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Manas International Airport
Ganci Air Base
Bishkek, Kyrgyzstan

On 28 November 2001 CENTCOM Commander Gen. Tommy R. Franks stated that additional attack aircraft from the United States and France [and possibly other states] would be sent to Central Asia in early December. Kyrgyzstan was reportedly the most likely base for most of the aircraft as the country was the only one in the region to offer coalition forces unrestricted overflight rights for aircraft flying combat, humanitarian and search-and-rescue missions. The country reportedly leased Manas International Airport for a period of a year to the coalition.

In late December 2001, engineers arrived at Bishkek's Manas international airport, to open the airfield for American use. Accommodation was initially provided to some 200 American and French servicemen in a tent camp at Manas. Their number may reach 3,000 men eventually. Initially plans called for about two dozen attack aircraft at Manas, including F-15E's, FA-18's and perhaps French and Danish jets. By early 2002, analysis of the taxiways, the 13,000-foot runway and the fuel system suggested a smaller deployment. As of early-January 2002 the ultimate deployment had not been decided, but cargo and tanker aircraft were expected to begin arriving by mid-January.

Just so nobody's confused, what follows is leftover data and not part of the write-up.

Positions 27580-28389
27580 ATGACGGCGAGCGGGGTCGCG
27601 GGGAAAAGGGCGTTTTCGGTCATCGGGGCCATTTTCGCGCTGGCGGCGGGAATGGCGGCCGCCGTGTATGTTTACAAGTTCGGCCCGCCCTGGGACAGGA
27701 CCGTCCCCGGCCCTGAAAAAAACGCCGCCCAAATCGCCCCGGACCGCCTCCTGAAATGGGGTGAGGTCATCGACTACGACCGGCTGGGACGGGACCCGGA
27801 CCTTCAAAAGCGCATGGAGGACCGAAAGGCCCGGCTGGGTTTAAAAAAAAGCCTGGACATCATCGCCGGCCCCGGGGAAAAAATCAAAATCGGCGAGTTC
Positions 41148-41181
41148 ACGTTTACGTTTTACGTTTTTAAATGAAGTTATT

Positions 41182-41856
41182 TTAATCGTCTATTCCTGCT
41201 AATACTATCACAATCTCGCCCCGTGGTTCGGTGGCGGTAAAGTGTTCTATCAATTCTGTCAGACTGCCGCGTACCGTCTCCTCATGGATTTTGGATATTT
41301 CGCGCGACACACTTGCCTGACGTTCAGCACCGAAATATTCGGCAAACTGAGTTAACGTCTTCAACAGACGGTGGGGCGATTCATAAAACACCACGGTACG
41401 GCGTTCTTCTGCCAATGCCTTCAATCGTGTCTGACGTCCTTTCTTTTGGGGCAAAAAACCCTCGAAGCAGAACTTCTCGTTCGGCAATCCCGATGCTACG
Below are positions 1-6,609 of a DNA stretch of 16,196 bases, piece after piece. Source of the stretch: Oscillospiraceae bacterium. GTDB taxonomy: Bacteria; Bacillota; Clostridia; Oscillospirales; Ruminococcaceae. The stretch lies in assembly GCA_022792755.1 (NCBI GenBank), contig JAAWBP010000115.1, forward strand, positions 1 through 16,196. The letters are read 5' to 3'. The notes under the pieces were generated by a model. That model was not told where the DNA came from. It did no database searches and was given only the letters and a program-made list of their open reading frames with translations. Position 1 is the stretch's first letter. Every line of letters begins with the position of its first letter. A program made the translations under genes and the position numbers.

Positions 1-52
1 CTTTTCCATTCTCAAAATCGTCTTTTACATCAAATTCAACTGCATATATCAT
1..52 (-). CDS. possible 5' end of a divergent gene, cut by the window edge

The movement of aircraft would include F-15E fighter-bombers and A-10 attack jets, deployed for the first time in Tajikistan and Kyrgyzstan. The squadron of 24 fighter aircraft in Kyrgyzstan would consist of six F-15E's, six F-18's, and six other jets -- either A-10's or F-16's -- and six French fighters. France reportedly requested permission to base six Mirage-2000 multi-purpose fighter bombers, two C-130 tanker aircraft and 200 technicians in Kyrgyzstan and Tajikistan.

As of mid-February 2002, plans called for stationing six Marine F/A-18s and six French Mirage 2000s, along with five KC-135 tankers and four C-130 transports -- all expected to arrive in March. By that time Manas was already serving as a refueling hub for C-17 transports coming from Afghanistan. The 350 military personnel were expected to grow to 2,000 by March, and to more than 3,000 by June 2002.